On The Town

Farmacy Brings a True Farm Brewery Experience to Baltimore County

Located on a working horse farm, the facility uses ingredients straight from the fields.

Tucked away on a horse farm in Reisterstown, just northeast of Butler, Maryland, you’ll find rolling hills, acres of crops, and two brothers-in-law with a passion for brewing.

Four years ago, farmer Justin Harrison and pharmacist Craig Bryant combined their skillsets and love of beer to create the cleverly named Farmacy Brewing, which officially made its debut in early September.

The duo was able to make their vision a reality thanks to a 2012 Maryland General Assembly law that created the state’s farm brewing license. Since then, nearly 25 farm breweries have opened in Maryland.

After originally conceiving the idea of running their own farm facility, Harrison and Bryant spent the last four years going through the process of obtaining the license, as well as the trial and error that enviably comes with brewing. They also spent time learning from other brewers in Maryland and beyond, including The Brewer’s Art, Burley Oak Brewing Co., and Scratch Brewing Co. in Ava, Illinois.

Now that they’ve finally obtained all of the proper permits, the owners have begun brewing each of their beers with at least one ingredient—from beets and blueberries to ginger and spicebush—that comes directly from the surrounding farm.

“Above and beyond anything else, we’ve been able to try and capture what the purpose of the [2012] bill was,” Harrison says. “Both of us come from farming backgrounds, and we’ve gone on and developed our skillsets in a different way. Now we’ve come together and brought the whole package with it. People come here, and hopefully have a great experience, but we also get to teach you a bit about our farming practice.”

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Owners Justin Harrison (left) and Craig Bryant (right) at Farmacy Brewing. —Sarah Kloepple

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Visitors will likely hear horses in the distance while enjoying a pint in the taproom. —Farmacy Brewing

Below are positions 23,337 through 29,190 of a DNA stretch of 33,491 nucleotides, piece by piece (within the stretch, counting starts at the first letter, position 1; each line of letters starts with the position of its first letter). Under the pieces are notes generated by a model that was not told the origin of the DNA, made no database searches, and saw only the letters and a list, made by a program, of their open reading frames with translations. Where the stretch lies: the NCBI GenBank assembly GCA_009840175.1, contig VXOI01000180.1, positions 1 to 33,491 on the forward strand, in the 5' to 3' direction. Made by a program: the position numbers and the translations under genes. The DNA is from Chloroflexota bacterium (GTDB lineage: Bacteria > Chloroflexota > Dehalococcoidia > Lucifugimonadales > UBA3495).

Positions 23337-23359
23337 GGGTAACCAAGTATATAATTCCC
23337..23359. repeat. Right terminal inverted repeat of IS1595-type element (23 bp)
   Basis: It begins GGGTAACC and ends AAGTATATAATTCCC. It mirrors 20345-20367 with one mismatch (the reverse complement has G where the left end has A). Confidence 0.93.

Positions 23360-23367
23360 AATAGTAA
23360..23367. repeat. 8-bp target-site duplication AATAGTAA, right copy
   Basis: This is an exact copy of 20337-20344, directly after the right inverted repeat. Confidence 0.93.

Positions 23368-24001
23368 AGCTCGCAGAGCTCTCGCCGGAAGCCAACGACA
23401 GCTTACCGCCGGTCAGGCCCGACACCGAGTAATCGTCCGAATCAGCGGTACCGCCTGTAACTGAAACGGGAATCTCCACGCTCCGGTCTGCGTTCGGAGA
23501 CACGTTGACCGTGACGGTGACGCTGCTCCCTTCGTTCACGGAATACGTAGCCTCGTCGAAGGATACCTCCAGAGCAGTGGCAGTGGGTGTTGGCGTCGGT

Farmacy resides on Harrison’s family farm, Willowdale, which his grandfather purchased in the 1960s as a hobby farm. “Everyone still had an offsite job,” Harrison explains. Years later, his dad, Michael, chose to focus the farm on horses after he went to vet school in Florida and returned to Maryland to begin accumulating brood stock (horses suitable for breeding). He still operates his equine veterinary practice on the grounds.

Now, brewery visitors will likely pass by grazing horses on their way to the taproom, or hear them neigh in the distance through the open barn doors while enjoying a pint. Farmacy’s taproom is even located in a former horse barn that has been reconfigured to house the brewery’s 3.5-barrel system—from which Bryant and Harrison marry a beer style with Willowdale’s bounty.

The draft menu will likely change weekly, but standout releases have included the Show Me Gucci, a juicy IPA with gooseberries and red currants from the fields, as well as the Ginger Table Beer, a light Belgian-style table brew with ginger roots. The owners also recently began pouring their Triple Thai, a triple-hopped, Belgian-style beer made with Thai basil.

“We often brainstorm and think, ‘This style would probably go well with this ingredient,’” Bryant says. “For example, Justin has chocolate mint right now, and I thought that’d go well with a stout.” Adds Harrison: “A smaller system allows us to brew quickly and have that variety.”

That attention to detail, and the surrounding atmosphere of Willowdale, are sure to remind visitors that beer isn’t just about manufacturing. (Mid-interview, Harrison and Bryant throw around ideas for their next brews and rave about a certain yeast strain cultured from old Norwegian farm house breweries.)

“Beer is absolutely an agricultural product,” Harrison says. “For us here, we’ve put an exclamation point on it.”

When planning a visit to Farmacy, know that a few snacks are sold onsite, but outside food is allowed and encouraged. A few TVs are in the taproom, ready to air Ravens games. Live music, from local guitarists to banjo players, is also booked each weekend through the end of the year. The taproom is now open Fridays from 4 to 8 p.m., Saturdays noon to 8 p.m., and Sundays noon to 6 p.m.

Farmacy is also kid-friendly—it’s a family-run brewery, after all.

“I can’t believe what we talked about four years ago is now reality,” Harrison says. “It’s fun when you make something, put everything into it and then pour off a sample pour. But both of us are also competitive, and we’re always thinking about what we can do to change the beer to make it better next time. It’s that drive that’s exciting.”